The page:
navigate to read about Karyn's book Alabama Arts

navigate to page of travelwriting samples

navigate to make Karyn Zweifel a writing  assignment

navigate to see Karyn's other books

navigate to read personal essays Karyn has written

navigate to list of published articles



Urban Living

500 word sidebar B&W City Guide
Copyright (C) 1998 Karyn K. Zweifel

Close to home.

It’s a subject people get passionate about. And no wonder. The question of whether to live in the city or the suburbs touches every aspect of a family’s life.
“The majority of people who want to live in urban areas are looking for great architecture, high-quality houses, and a real sense of community,” says Pride F. Forney, who lives in Crestwood and sells homes primarily in the city. “They are city-centered people.”

Ardis Albany, another realtor who lives in Forest Park, agrees. “The main reason for living in an urban neighborhood is lifestyle. It’s convenient. The houses are different, with lots of old-world charm, pretty architectural detail, high ceilings.”

Bruce Ivey has been selling loft apartments in downtown Birmingham since 1995. His clients, too, are looking for a particular kind of lifestyle.
“It takes a certain type of individual to live downtown,” he says. “They’re usually young, single, professionals. They enjoy being downtown, because they’re interested in the performing arts, and going to art galleries.” Lofts are often in historic buildings, but the space is not at all like a typical apartment.
“It’s just a huge open space most of the time, depending on the conversion. They range from 700 to 1100 square feet, and prices go from the low fifties to $200,000 depending on the space.”

“When you live in the city, you get diverse neighbors and surroundings,” notes Albany. “It’s a broader base of folks, with a wide variety of interests. But most share a common interest in the community.”

Urban neighborhoods like Crestwood, Forest Park, Highland Park and Southside have been gaining strength in recent years. “The city is the most convenient place to live,” Forney says. “You can get to work in ten minutes without fighting traffic.”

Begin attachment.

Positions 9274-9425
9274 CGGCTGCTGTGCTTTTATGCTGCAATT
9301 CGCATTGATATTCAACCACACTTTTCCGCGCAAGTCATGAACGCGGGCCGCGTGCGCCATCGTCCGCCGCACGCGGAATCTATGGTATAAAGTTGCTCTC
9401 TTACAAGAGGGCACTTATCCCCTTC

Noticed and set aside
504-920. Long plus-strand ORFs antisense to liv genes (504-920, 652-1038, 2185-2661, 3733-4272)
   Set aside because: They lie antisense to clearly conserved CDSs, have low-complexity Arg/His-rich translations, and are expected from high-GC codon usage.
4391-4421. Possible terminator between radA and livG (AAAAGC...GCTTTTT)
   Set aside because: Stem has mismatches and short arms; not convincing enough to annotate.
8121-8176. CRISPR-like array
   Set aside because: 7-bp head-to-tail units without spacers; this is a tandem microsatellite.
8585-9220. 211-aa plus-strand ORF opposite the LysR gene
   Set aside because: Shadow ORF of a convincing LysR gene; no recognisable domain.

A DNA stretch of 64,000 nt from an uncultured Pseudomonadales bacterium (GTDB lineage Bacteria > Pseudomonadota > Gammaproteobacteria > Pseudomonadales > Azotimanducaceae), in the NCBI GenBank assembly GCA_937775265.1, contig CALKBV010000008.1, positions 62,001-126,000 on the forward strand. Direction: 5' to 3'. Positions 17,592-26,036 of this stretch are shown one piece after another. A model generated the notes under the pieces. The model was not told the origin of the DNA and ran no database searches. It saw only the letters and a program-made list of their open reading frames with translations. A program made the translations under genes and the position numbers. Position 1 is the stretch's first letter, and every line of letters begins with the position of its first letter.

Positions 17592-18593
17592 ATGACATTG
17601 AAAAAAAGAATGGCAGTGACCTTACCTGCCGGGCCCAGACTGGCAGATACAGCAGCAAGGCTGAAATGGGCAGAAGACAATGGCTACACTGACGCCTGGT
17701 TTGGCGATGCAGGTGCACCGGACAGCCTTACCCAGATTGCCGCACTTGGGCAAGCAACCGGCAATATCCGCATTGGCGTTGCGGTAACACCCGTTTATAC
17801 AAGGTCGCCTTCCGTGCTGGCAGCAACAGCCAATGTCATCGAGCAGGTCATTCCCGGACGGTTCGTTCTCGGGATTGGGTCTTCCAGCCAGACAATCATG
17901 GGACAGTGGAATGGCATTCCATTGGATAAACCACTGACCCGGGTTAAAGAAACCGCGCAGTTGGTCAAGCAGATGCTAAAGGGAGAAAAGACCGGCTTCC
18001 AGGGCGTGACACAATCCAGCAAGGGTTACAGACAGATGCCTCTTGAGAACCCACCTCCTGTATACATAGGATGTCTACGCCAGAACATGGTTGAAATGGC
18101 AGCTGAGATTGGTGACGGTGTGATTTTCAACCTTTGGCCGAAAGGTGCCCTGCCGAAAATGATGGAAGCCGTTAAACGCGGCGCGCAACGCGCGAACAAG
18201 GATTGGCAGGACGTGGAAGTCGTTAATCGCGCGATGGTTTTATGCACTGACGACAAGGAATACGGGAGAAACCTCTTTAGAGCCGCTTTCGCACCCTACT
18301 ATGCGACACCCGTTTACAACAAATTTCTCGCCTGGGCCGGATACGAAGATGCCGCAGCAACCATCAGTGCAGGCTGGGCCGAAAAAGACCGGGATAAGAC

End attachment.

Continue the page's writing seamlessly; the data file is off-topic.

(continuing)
Albany believes the quality of services available in urban neighborhoods adds to their allure as well. “You can walk or bike to great stores, wonderful restaurants, the drycleaners or whatever you need.”

Sidewalks, parks and old towering trees are not all there is to urban living, though.

“One of the challenges to urban living is the question of schools,” Forney concedes. “But there are some excellent public choices, like EPIC and McElwain. Avondale has a committed staff. And there are always good private schools to choose from.”

Albany doesn’t believe schools are more of a concern for urban families than their suburban counterparts. “People home school, or send their children to private schools,” she says. “I think children are much more enthusiastic about education when you choose to do that.”

Living space in the city tends to cost less than in the suburbs, whether you’re in a loft downtown or in an older neighborhood. “You can get a great house for less money,” Forney says, and older houses tend to be better built.

Bruce Ivey wishes there were more loft apartments available to sell. “I’ve got two or three people interested, but there’s nothing available. We need more of them.”

“Living here involves enjoying the city and all it has to offer,” Albany concludes. For Albany and Forney and their neighbors, life doesn’t get any better than this.